Sunday, July 3, 2011

Mantis Shrimp

Mantis shrimp.
Ah... In cantonese we call it 攋尿蝦(pissing shrimp). Why pissing? Because they tend to shoot a jet of water when picked up.
Anyway, this seemingly harmless crustacean is actually one of the wonders of nature. Mantis shrimp is neither mantis nor shrimp, and the name was given simply because of their resemblance to praying mantis and shrimp.
There are around 400 species of mantis shrimp worldwide, and they are categorized based on the types of claw they possess.
So what's so special about this shrimp? Er...sorry, crustacean.
I watched Animal Planet several years back and there was this documentary listing the top ten loudest animals of the animal kingdom. And surprisingly this little crustacean topped the chart. Why loudest?

To understand that we must first understand the source of the sound, the claws. The claws of mantis shrimp are really special, and they use it to smash the life out of their prey, literally. They strike their prey by rapidly unfolding and swinging their raptorial claws at the prey, and are capable of inflicting serious damage on victims significantly greater in size than themselves.
And I'm talking about really severe damage. The claws of a mantis shrimp travels with an acceleration of 10,400 g (102,000 m/s2) and speeds of 23 m/s from a standing start, about the acceleration of a .22 calibre bullet. The velocity of the strike generates an instantaneous force of 1,500 newton, and at the same time generating cavitation bubbles between the appendage and the striking surface. The collapse of these cavitation bubbles produces shock wave that is enough to kill or stun the prey.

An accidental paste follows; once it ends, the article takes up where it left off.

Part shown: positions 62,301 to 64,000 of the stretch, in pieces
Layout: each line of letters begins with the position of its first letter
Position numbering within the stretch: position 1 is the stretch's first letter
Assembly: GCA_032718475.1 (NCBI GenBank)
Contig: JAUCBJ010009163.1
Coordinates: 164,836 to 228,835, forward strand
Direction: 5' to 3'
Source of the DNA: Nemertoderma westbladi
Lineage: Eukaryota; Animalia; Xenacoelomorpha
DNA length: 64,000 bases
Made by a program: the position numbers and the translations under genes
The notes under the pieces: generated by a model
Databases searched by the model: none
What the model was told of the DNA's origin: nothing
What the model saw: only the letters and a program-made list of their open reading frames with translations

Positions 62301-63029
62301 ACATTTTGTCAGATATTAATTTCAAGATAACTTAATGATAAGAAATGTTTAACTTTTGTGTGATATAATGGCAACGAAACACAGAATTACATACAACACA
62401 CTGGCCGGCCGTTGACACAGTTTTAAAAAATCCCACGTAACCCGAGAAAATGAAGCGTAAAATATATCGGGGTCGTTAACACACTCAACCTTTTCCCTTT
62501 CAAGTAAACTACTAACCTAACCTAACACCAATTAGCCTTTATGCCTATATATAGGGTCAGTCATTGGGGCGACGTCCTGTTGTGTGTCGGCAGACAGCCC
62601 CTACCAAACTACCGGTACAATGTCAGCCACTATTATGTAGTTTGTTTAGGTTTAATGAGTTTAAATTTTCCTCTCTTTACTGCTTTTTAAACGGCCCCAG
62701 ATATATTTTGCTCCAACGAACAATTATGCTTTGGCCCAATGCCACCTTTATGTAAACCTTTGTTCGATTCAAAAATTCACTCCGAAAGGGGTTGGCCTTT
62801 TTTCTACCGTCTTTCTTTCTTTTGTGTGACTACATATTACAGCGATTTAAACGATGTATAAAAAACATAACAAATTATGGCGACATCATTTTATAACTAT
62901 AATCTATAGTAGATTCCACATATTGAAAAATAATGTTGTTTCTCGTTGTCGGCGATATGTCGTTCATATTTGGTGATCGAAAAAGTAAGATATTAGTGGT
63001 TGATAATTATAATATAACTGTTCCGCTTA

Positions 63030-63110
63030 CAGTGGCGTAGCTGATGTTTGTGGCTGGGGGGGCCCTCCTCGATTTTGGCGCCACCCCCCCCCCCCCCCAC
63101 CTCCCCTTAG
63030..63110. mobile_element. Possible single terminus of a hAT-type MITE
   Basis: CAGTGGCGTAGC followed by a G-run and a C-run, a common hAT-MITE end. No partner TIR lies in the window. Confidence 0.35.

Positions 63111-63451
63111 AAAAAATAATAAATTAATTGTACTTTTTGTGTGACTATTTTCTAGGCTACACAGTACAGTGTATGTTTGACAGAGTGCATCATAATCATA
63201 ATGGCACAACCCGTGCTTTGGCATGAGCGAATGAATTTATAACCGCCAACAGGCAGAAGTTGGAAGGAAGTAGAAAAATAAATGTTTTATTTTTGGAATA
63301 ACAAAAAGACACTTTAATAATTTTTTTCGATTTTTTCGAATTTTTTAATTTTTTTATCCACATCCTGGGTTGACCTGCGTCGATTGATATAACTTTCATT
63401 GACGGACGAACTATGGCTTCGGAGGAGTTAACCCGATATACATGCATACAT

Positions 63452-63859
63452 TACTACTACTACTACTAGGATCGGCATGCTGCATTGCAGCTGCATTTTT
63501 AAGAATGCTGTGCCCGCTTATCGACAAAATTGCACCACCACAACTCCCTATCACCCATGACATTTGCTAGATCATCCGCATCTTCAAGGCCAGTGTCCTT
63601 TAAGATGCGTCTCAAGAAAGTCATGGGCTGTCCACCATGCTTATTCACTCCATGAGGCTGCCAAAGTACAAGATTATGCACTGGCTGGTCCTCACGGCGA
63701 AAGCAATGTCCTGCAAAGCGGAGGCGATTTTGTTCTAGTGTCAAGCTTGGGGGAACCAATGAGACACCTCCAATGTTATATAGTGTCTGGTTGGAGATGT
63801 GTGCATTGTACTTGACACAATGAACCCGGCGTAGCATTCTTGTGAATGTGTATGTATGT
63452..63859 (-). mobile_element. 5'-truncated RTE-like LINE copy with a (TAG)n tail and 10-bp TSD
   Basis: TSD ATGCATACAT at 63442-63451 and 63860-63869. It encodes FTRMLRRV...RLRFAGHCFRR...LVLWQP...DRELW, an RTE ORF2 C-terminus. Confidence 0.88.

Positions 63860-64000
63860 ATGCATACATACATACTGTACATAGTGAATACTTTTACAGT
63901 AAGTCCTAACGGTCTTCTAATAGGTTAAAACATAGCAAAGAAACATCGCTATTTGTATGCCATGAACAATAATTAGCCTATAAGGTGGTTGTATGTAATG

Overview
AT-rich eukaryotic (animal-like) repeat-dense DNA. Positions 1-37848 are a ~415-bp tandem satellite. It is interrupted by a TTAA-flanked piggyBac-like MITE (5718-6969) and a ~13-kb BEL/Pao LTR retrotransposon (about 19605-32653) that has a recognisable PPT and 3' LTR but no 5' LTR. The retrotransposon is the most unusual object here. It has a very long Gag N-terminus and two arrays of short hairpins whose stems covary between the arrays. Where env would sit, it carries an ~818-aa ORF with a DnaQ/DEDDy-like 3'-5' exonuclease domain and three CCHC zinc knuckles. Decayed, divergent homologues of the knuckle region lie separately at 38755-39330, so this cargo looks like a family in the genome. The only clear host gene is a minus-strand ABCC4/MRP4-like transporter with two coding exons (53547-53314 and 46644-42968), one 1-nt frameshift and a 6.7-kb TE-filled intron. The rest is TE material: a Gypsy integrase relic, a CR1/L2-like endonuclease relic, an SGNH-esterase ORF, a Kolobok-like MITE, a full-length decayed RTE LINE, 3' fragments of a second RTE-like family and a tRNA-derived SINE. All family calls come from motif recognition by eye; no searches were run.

And this shock wave is the reason why they are so loud-it's a sound wave that is strong enough to kill its prey. Larger species of mantis shrimp, in rare cases, could break aquarium glass with their strikes. Amazing huh~?

Apart from its powerful claw, the mantis shrimp also possesses the most advanced eye of any animals on Earth. Its compound eyes sit on independently moving stalks, and they can see in twelve colours (humans see in only three). Humans can't distinguish between polarized and nonpolarized light, whereas the eyes of a mantis shrimp can detect circular polarized light which can’t be detected by any other creature.
We do have this application, in the form of DVD and CD players, where a device called quarter-wave plate converts polarized light signals inside DVD and CD players. Quarter-wave plates are also used inside satellite transmitters and other high-tech communication systems, which rely on the data-dense, loss-free transmission properties of circular polarized light.

But even our best quarter-wave plates can only detect circular polarized light in a few colors. The quarter-wave plates of mantis shrimps work across the visual spectrum, for any color of CPL.


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